[Gnso-epdp-team] [EXTERNAL] NCSG Feedback on EPDP Phase 2/Batch 2 Legal Questions for Bird & Bird
mmcross at amazon.com
Thu Jan 23 00:05:50 UTC 2020
I agree that understanding the legal implications and limits of "semi-automated" processing is important as we collaborate on how to automate the SSAD process to the greatest extent permitted. The good news from a resource and timing perspective is that we already have a memo from Bird & Bird on automation (opinion here<https://community.icann.org/download/attachments/117604842/ICANN-EPDP%20-%20Question%203%20-%2010th%20September%202019%5B1%5D.pdf?version=1&modificationDate=1568143539000&api=v2>, summary of key points here<https://docs.google.com/document/d/1rV0Iwo6HCABfP8oaxPC_u_D-vvjud15b/edit> on pg. 98) that provides both the legal framework for assessing these questions and directly addresses the question of potential categories of requests for automation.
Although we can characterize the entire system as a "semi-automated" SSAD, the ultimate question we are asking is can we allow the SSAD to make a specific decision in a fully automated manner. Here is the basic framework that Bird & Bird provided to answer that question:
* GDPR does not permit decisions based solely on automated processing which produce legal or similarly significant effects on the data subject.
* In most instances, a decision to release information via the SSAD will not in itself have a legal effect on the data subject. For our purposes, the question is whether the decision has a "similarly significant" effect on the data subject.
* It may be possible to determine categories of requests where the decision to disclose data would not have a "similarly significant" effect. For example, the disclosure of administrative contact details for non-natural registrants in response to malware attacks or IP infringement would not have a "similarly significant" effect.
* In other situations, disclosure of registrant data about a natural person may be much more likely to have a "similarly significant" effect. Considerable care would need to be taken over such analysis.
* For decisions more likely to have a "similarly significant" effect, human review or oversight is necessary. Token human involvement does not suffice. For the human review element to count, the controller must ensure meaningful oversight by someone who has the authority and competence to change the decision.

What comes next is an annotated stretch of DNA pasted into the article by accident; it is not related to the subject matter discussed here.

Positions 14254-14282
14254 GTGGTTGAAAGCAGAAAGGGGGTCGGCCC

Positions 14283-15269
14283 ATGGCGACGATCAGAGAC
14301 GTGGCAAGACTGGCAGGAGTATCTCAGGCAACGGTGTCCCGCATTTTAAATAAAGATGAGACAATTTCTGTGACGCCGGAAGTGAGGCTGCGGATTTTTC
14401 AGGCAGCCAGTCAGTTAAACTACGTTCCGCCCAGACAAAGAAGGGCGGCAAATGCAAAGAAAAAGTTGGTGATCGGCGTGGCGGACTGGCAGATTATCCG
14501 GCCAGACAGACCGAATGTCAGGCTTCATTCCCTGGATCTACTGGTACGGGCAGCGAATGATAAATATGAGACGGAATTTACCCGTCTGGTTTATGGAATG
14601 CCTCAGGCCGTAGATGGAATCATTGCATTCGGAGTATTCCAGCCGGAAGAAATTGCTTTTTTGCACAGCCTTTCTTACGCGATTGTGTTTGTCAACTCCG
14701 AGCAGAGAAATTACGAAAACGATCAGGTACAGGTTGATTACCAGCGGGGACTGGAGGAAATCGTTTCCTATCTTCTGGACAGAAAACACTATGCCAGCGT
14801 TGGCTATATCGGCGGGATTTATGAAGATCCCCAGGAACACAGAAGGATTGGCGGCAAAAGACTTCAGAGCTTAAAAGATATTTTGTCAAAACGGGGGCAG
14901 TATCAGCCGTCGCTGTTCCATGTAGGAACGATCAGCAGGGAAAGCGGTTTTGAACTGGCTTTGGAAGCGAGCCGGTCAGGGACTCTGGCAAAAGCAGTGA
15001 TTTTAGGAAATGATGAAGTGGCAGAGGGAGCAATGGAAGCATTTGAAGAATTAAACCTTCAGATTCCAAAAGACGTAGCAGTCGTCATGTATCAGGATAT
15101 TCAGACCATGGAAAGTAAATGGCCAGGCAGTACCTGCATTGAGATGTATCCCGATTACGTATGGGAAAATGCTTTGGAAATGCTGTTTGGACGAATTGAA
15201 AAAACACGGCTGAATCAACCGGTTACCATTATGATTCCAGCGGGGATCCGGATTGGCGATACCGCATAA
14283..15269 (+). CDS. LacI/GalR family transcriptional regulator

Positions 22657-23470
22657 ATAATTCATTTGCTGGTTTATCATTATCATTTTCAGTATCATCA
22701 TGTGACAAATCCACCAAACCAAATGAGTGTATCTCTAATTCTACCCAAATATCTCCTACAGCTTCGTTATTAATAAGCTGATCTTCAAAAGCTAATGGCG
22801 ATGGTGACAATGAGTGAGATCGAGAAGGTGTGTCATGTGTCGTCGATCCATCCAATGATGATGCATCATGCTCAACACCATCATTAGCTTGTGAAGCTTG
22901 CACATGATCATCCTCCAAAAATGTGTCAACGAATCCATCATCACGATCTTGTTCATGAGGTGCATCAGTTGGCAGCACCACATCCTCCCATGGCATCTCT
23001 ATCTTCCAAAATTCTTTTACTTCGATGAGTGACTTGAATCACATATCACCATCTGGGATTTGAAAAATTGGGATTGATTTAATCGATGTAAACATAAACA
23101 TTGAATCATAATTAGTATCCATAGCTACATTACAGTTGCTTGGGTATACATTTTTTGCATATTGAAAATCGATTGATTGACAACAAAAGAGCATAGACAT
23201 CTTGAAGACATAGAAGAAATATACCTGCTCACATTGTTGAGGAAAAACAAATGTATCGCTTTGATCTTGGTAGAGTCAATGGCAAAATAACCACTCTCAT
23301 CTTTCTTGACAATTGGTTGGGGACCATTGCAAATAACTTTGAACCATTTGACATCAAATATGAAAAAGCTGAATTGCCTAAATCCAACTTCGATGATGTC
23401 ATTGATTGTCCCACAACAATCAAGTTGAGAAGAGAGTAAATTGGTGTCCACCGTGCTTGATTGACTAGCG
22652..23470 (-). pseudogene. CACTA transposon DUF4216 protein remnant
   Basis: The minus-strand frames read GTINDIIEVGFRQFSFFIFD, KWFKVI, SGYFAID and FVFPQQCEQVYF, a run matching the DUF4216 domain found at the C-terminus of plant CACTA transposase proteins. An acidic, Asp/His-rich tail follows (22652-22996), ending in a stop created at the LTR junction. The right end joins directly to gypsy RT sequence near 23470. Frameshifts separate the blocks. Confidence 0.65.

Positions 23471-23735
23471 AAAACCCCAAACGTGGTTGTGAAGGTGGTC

* Processes not involving a decision about the registrant can also be automated without producing "similarly significant" effects, for example authentication of an accredited requestor.
I think the takeaway (at least based on the state of the law today) is that most decisions short of the ultimate decision whether or not to disclose data can be fully automated, but that most decisions involving disclosing registrant data of a natural person will require meaningful human review. To be clear, this shouldn't foreclose the possibility of a model that evolves towards further automation of disclosure decisions, or individual controllers automating their own decision-making processes based on their assessment of the risks.
Hopefully this is helpful as we continue these discussions.
From: Gnso-epdp-team <gnso-epdp-team-bounces at icann.org> On Behalf Of Mark Svancarek (CELA) via Gnso-epdp-team
Sent: Tuesday, January 21, 2020 11:16 AM
To: Amr Elsadr <aelsadr at icannpolicy.ninja>; gnso-epdp-team at ICANN.org
Subject: Re: [Gnso-epdp-team] [EXTERNAL] NCSG Feedback on EPDP Phase 2/Batch 2 Legal Questions for Bird & Bird
Hi, I also apologize for sending this in after the deadline. I didn't see any need to change any of the existing proposes questions.
My concern is not about the questions already being readied for submission. Rather, I am concerned that we aren't asking about the implications and limits of semi-automated processing of disclosure requests.
By "semi-automated processing", I mean processing which is mostly automated but which contains triggers which pass requests off to a human. Examples might be "your credentials are valid but I have never received a request from you", "the nature or volume of requests has suddenly changed", the data subject is a child", or "your credentials indicate that you are LEA from a jurisdiction of concern".
All of the models we have discussed can support semi-automated request processing.
- In the centralized model, the automation could happen at the central authorizer.
- In the hybrid model, each CP could utilize automated processing within their own systems.
- And we've had further suggestions for additional hybridization in the recent calls, where CPs pool resources to share an authorizer, or where a central authorizer automates a portion of the requests and hands off some subset of them back to the CP for processing.
From: Gnso-epdp-team <gnso-epdp-team-bounces at icann.org<mailto:gnso-epdp-team-bounces at icann.org>> On Behalf Of Amr Elsadr
Sent: Monday, January 20, 2020 1:55 AM
To: Mark Svancarek via Gnso-epdp-team <gnso-epdp-team at icann.org<mailto:gnso-epdp-team at icann.org>>
Subject: [EXTERNAL] [Gnso-epdp-team] NCSG Feedback on EPDP Phase 2/Batch 2 Legal Questions for Bird & Bird
Apologies for not sending these in before the deadline, but attached is the NCSG Team feedback on the Batch 2 legal questions proposed by the Legal Committee to be sent to Bird & Bird.
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